Connected Souls, Universal Grief, The mourning caw of the crow.

by Kathleen DePaola

When someone close to us leaves to begin the next step on their spiritual journey, we are left behind to begin the grieving process. Our typical process would first be our own personal way of saying goodbye, whether that be a funeral, or I, as many others will refer to it as a “celebration of their life.” Yet, coming to terms with the death of a loved one is not exclusive to the human condition. This is also true to a vast array of animals including crows. Crows feel empathy to other creatures and will mourn the death of another crow.

A murder of crows take death seriously.

When a crow dies a group of crows (called a murder of crows) will begin cawing, calling other crows to the site. The crows then form a circle around the crow appearing to say their goodbyes. They will then gather twigs and place them on the crow as if to bury him. This ritual will last for twenty to thirty minutes. Crows have an indelible memory and will remember the area in which the crow died. If a man or woman comes near during this time, their faces will be committed to memory and crows will forever associate these specific people with the death of the crow, therefore posing a threat. The crows will start cawing loudly and then swoop down near this person in order to defend themselves or perhaps just to scare them away.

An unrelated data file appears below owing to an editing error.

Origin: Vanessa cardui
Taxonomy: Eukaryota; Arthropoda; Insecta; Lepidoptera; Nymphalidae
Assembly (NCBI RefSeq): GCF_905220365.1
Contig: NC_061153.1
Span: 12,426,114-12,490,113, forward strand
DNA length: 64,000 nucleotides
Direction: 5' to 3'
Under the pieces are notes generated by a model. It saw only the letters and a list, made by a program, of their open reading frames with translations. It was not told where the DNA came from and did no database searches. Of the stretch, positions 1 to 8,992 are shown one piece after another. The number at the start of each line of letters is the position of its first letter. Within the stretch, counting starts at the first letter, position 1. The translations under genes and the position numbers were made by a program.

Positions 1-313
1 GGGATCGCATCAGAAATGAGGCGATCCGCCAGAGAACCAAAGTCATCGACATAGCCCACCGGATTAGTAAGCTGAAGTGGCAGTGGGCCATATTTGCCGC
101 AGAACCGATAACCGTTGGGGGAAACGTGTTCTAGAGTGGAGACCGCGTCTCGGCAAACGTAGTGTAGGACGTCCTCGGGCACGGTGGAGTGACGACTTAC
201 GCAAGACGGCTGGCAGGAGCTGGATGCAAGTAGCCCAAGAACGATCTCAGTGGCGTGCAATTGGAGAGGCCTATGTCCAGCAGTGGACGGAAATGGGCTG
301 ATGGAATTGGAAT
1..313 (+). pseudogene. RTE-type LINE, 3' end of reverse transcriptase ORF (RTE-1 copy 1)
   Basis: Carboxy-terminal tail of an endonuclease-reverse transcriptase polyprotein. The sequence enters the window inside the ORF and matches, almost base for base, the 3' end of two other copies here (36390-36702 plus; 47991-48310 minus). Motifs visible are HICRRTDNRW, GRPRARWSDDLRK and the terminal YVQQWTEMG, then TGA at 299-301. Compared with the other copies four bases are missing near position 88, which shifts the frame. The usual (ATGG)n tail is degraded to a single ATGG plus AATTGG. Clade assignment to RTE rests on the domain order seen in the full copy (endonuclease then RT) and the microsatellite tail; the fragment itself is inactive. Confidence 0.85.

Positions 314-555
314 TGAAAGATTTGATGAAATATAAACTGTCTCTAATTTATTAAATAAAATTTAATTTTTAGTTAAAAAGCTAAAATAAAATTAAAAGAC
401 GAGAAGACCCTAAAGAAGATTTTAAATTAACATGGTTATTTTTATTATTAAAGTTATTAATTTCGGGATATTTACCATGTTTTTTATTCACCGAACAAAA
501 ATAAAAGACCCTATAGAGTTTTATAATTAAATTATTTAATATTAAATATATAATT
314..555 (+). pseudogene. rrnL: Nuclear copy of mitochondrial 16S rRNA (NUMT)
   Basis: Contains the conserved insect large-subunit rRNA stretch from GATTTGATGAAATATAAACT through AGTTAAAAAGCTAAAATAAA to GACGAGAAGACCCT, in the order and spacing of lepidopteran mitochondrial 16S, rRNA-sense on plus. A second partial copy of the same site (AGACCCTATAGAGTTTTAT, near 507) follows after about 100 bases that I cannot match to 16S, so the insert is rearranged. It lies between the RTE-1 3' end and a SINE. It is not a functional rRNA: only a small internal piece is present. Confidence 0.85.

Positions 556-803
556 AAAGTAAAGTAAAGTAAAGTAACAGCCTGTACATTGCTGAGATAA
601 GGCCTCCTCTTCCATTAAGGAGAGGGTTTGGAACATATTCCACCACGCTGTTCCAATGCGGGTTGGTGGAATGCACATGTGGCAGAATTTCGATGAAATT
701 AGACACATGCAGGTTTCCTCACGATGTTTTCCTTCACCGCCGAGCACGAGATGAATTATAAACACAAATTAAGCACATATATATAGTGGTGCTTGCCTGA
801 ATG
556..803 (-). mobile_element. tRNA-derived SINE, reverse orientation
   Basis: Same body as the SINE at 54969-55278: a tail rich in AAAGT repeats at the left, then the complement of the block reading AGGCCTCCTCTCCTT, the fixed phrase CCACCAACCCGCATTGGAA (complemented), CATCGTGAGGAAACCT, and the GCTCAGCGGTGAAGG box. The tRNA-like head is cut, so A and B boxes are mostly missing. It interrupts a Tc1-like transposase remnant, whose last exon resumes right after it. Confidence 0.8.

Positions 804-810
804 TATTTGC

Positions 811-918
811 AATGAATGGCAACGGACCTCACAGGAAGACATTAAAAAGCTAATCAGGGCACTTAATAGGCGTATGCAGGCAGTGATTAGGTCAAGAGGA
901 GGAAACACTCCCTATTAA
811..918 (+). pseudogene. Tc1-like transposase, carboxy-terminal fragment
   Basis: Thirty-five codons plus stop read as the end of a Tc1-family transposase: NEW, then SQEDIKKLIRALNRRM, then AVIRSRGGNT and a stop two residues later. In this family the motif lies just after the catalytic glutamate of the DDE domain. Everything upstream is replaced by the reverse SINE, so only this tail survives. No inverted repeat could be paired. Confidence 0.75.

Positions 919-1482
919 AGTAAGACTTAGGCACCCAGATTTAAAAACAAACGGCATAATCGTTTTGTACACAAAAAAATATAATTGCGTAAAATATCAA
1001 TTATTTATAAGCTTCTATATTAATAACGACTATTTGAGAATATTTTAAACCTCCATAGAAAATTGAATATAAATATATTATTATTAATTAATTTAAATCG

The grieving process for the parents of a nestling is longer. Crows name their offspring and the nestling will remember that sound for the rest of their lives. The parents will stay nearby their baby after all other crows have left. The male will leave first but the female will stay up to four days watching over the nestling to protect it from predators.

Even though crows are known to mimic sounds and are believed they can be taught to speak, until then, we can’t ask them what they are doing exactly when they gather around their dead but it still seems pretty clear they are having their version of a funeral.


Author: Kathleen DePaola

Kathleen lives and works in New Jersey, USA and is involved in helping to spread awareness and aid in fundraising efforts for suicide prevention. You can find her on Linkedin.

Suicide Hotline: USA: 1800-273-TALK (8255)

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